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To add and subtract unlike fractions, find the LCM of the denominators and convert them to equivalent like fractions. You don't have to do anything to fractions to multiply them, but you may need to reduce one after multiplying. To do that, find the GCF of the numerator and the denominator and divide both of them by it. If the GCF is 1, the fraction is in its simplest form.

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Q: How can using the GCF and LMC help you you add subtract and multiply fractions?

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The least common factor of any set of numbers is 1, so that doesn't help at all. Finding the GCF of the numerator and denominator and dividing them by it will help to simplify a fraction. Finding the least common multiple of the denominators (called the least common denominator) will help when you add and subtract fractions. None of those are needed to multiply fractions.

Knowing the LCM of the denominators will help you to find a least common denominator of unlike fractions, which will allow you to add and subtract them successfully. Knowing the GCF and LCM will not help you in multiplying them, but knowing the GCF of the numerator and denominator of a fraction will help you reduce it if necessary.

The LCM will help you add and subtract fractions. The GCF will help you simplify fractions.

When adding and subtracting unlike fractions, it is necessary to find a least common denominator. It's the same process as finding an LCM. You can simplify a fraction by finding the GCF of the numerator and denominator and dividing them both by it.

I assume you mean, with different denominators. If you want to add the fractions, subtract them, or compare them (determine which one is greater), you have to convert them to similar fractions (fractions with the same denominator) first. Converting to similar fractions is not necessary, and usually doesn't even help, if you want to multiply or divide fractions.

The LCM will help you add and subtract fractions. The GCF will help you simplify fractions.

Finding the LCM will help you add and subtract fractions. Finding the GCF will help you reduce fractions.

When adding and subtracting unlike fractions, it is necessary to find the LCM of the denominators, called the least common denominator. Once you have found the LCD, you can convert the fractions to equivalent fractions with a common denominator and proceed with the adding and/or subtracting. Finding an LCM will have no effect on multiplying fractions.

Finding the LCM will help you when you need to add and subtract fractions.

Finding an LCM will help when you want to add and subtract fractions.

Finding the prime factorizations of the denominators will help you find the least common denominator. Converting to equivalent fractions with like denominators will allow you to subtract them successfully.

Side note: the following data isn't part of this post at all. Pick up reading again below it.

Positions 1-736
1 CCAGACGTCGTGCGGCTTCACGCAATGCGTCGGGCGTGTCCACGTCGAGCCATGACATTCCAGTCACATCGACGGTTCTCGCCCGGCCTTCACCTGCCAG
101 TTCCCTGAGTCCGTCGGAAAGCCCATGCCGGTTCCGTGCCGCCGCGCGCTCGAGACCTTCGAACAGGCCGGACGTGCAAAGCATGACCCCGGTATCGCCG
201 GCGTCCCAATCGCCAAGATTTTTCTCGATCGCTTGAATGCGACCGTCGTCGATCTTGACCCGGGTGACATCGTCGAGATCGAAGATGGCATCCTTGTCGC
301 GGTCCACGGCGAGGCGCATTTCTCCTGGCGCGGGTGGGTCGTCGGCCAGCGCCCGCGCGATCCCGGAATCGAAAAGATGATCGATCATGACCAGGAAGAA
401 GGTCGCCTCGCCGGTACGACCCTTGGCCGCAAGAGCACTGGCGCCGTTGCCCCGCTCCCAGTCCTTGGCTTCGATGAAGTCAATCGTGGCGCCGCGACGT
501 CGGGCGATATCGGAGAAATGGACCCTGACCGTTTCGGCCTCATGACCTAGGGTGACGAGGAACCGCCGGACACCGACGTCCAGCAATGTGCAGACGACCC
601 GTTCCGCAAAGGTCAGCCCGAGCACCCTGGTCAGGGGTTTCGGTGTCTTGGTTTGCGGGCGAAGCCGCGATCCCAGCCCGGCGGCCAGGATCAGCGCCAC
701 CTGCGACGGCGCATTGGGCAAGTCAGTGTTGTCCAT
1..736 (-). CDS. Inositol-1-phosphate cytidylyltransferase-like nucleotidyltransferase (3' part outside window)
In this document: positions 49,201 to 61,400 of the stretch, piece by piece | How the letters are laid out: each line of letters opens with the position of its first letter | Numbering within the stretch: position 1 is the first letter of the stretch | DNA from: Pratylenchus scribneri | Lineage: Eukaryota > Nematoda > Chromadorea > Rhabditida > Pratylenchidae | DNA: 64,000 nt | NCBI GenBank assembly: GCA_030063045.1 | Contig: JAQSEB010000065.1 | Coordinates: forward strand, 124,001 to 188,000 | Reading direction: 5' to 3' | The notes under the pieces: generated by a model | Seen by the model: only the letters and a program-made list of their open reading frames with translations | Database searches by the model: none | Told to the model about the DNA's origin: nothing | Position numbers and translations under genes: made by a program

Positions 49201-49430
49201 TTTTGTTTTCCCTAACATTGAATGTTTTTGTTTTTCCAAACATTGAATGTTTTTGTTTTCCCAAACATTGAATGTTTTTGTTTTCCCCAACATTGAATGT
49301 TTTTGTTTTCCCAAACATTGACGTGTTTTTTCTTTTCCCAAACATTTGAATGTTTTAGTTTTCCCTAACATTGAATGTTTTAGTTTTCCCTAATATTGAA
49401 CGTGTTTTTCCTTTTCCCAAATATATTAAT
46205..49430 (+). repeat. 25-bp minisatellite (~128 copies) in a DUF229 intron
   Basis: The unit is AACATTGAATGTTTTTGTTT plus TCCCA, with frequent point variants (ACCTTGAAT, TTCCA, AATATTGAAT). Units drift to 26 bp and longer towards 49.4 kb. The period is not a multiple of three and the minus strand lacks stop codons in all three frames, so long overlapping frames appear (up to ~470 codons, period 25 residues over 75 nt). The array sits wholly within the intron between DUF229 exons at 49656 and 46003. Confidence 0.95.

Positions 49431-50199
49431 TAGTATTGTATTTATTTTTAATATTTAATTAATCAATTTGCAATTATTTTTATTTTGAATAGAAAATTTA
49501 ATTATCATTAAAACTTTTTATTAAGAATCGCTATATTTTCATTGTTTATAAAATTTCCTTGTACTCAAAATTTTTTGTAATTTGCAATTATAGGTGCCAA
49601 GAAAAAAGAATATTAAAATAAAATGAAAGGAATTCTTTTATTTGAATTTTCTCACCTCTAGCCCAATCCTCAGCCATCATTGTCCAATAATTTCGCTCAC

Knowing the least common multiple of the denominators will help you find a common denominator when adding and subtracting unlike fractions. Knowing the greatest common factor of the numerator and the denominator will help you reduce the fraction if possible.

It will help when you are trying to add and subtract fractions.

It will help when you want to add and subtract unlike fractions.

Knowing the LCM will help when adding or subtracting unlike fractions. By finding the LCM of the denominators, (called the lowest common denominator) you can convert unlike to like fractions and proceed with the adding or subtracting. Knowing the GCF helps reduce a fraction. By finding the GCF of the numerator and the denominator and dividing both of them by it, you can reduce a fraction to its lowest terms (simplest form). If the GCF is 1, the fraction is in its simplest form. You can successfully multiply fractions without knowing the GCF or LCM.

The LCM is used to help you add or subtract fractions with different denominators.

Fractions are multiplied by multiplying numerator by numerator and denominator by denominator. The fractions may be simplified before multiplying. Whole numbers have the understood denominator of 1. Read this lesson on multiplying fractions if you need help on how to multiply fractions.you multiply the denomanators and the top number then multiply the whole #s then reduce your answer if you can. an example would be 3 8/9X6 8/9= 18 64/81 get it now?

Quadratic equation

It depends on the specific problem. If you have an equation that involves fractions, quite often you'll need to multiply them.

You don't need any complicated "model". Just multiply the top parts of both fractions and put the answer in the top part of the result. Similarly, the bottom part of the result is the product of the bottom parts of both fractions.

exactly you got it you dont need help :)

Finding factors is the first step in finding the GCF and the LCM. They will help you to reduce fractions, or add and subtract them.

The GCF can help in reducing equivalent fractions. The LCM can help in adding and subtracting unlike fractions.

Finding the GCF will help in simplifying fractions. Finding the LCM will help in adding and subtracting fractions.

Knowing the LCM of the denominators of unlike fractions will help you find the least common denominator, a necessary step in adding and subtracting them. Knowing the GCF of a numerator and denominator will tell you if the fraction can be reduced.

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